By Robert Preidt
THURSDAY, February 13, 2020 (HealthDay News) – Diabetes among US youth. UU. It continued to increase from 2002 to 2015, especially for Asian children and adolescents, according to a new study.
The researchers analyzed type 1 and type 2 diabetes among children aged 5 to 19 years. They found that the rates were generally higher in blacks and Hispanics than in whites. Surprisingly, the rate in the Asia-Pacific islanders increased faster than in all other racial ethnic groups.
"The results of the study did not surprise us for the white population, which comprises the vast majority of diabetes cases, more than 80-90% of cases," said lead study author Jasmin Divers, a professor at the Faculty of NYU Long Island Medicine.
"The rapid progression of diabetes among Asia-Pacific islanders was of great concern, with the findings of this study being novel in any previous research, and the results warrant further scrutiny and thorough study," Divers said in a statement Press of the US Centers for Diseases Control and Prevention, which funded the study.
The Asia-Pacific islanders are people with origins in the Far East, Southeast Asia and the Indian subcontinent, or who have origins in Hawaii, Samoa, the Marshall Islands and other US territories. UU.
Type 1 diabetes among white children and adolescents increased 0.7% per year, according to the study. The incidence among the Asia-Pacific islanders did not change significantly from 2002 to 2010, but then increased to 8.5% per year between 2011 and 2015.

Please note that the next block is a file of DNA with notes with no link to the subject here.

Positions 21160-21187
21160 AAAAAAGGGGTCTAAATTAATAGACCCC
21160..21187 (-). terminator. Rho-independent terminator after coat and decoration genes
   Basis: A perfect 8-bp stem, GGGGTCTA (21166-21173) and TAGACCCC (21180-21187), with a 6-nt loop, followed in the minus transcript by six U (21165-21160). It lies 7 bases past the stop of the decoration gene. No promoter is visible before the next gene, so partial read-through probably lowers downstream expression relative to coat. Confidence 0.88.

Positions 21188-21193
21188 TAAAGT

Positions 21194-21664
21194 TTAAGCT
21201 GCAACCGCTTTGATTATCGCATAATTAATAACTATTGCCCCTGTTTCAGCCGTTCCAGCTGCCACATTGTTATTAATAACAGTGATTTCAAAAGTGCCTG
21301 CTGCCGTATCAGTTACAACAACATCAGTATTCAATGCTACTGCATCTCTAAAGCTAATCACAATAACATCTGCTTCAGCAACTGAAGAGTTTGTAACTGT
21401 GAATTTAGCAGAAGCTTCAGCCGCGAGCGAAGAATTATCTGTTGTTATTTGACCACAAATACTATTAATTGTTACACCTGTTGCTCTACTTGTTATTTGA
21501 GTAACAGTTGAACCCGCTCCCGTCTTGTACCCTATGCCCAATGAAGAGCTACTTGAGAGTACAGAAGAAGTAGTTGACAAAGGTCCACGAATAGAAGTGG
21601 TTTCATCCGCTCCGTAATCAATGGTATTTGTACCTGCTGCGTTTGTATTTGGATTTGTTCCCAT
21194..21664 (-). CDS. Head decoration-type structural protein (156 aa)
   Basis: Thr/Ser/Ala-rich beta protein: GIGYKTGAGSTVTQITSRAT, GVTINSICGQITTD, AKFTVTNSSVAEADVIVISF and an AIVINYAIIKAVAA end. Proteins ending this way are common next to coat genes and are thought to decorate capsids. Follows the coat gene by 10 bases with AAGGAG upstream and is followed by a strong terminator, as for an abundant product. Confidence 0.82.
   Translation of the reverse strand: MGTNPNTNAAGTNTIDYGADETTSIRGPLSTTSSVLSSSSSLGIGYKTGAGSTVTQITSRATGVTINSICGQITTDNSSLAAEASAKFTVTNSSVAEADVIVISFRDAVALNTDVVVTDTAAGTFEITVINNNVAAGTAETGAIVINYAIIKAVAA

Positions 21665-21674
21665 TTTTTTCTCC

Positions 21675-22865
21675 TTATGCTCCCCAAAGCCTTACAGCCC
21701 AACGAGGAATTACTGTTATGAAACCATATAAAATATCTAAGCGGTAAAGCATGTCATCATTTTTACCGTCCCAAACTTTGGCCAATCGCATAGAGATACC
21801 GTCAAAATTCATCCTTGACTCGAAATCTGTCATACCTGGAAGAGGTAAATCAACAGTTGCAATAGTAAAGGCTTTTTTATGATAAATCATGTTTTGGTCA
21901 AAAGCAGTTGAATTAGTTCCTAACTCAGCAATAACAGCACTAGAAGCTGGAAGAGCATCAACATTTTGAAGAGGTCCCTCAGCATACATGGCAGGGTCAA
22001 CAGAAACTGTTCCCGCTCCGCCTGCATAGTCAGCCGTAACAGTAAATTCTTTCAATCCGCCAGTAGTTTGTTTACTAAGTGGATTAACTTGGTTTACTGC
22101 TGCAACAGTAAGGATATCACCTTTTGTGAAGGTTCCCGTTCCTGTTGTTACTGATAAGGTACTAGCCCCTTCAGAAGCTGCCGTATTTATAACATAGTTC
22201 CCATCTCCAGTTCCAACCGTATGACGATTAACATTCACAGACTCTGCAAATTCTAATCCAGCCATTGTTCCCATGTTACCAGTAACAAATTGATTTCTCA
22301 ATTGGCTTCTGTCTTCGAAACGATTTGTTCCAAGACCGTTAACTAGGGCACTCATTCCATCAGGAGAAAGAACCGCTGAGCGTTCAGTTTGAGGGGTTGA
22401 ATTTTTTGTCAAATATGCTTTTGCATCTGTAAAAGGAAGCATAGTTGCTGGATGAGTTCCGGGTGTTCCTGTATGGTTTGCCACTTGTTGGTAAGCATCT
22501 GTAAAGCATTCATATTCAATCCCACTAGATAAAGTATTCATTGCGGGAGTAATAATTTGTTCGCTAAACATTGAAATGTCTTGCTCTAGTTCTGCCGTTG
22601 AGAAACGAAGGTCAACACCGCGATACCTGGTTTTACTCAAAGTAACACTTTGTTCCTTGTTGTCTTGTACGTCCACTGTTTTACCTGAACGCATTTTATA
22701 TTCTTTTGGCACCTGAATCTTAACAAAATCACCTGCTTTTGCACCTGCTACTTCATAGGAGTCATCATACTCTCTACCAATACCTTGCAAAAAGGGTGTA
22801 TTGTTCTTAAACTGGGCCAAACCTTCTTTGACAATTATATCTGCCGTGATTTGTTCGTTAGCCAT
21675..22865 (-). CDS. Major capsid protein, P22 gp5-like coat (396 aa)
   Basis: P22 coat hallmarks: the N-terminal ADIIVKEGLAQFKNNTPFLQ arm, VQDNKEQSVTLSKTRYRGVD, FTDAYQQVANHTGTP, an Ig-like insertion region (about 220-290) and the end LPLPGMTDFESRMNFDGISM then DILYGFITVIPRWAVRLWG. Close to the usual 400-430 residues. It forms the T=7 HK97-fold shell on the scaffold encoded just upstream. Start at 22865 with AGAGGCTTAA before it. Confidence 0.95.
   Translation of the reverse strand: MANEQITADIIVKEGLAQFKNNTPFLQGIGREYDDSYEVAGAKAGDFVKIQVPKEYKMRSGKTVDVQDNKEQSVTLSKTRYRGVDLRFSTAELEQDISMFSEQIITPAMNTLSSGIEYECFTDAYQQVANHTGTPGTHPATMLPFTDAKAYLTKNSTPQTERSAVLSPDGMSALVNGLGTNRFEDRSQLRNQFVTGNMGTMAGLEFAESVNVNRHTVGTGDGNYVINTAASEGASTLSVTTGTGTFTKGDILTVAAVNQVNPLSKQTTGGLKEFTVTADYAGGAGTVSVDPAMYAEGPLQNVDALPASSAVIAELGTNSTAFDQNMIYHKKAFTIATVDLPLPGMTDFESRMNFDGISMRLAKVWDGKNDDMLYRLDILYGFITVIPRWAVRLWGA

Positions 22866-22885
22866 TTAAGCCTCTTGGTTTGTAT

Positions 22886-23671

From 2002 to 2015, type 2 diabetes in adolescents increased in all racial / ethnic groups, except whites. Asia-Pacific islanders had increases of almost 8% per year, followed by Hispanics with 6.5% per year and blacks with 6% per year.
Diabetes is one of the most common chronic diseases among US children and adolescents. UU. The development of diabetes at an early age can cause complications such as kidney disease and damage to the retina. It can also damage nerves outside the brain and spinal cord (peripheral neuropathy), which can cause weakness, numbness and pain in the hands and feet.
There are no known ways to prevent type 1 diabetes, but type 2 diabetes can be prevented or delayed with lifestyle changes.
The study is in the CDC on February 14. Weekly morbidity and mortality report.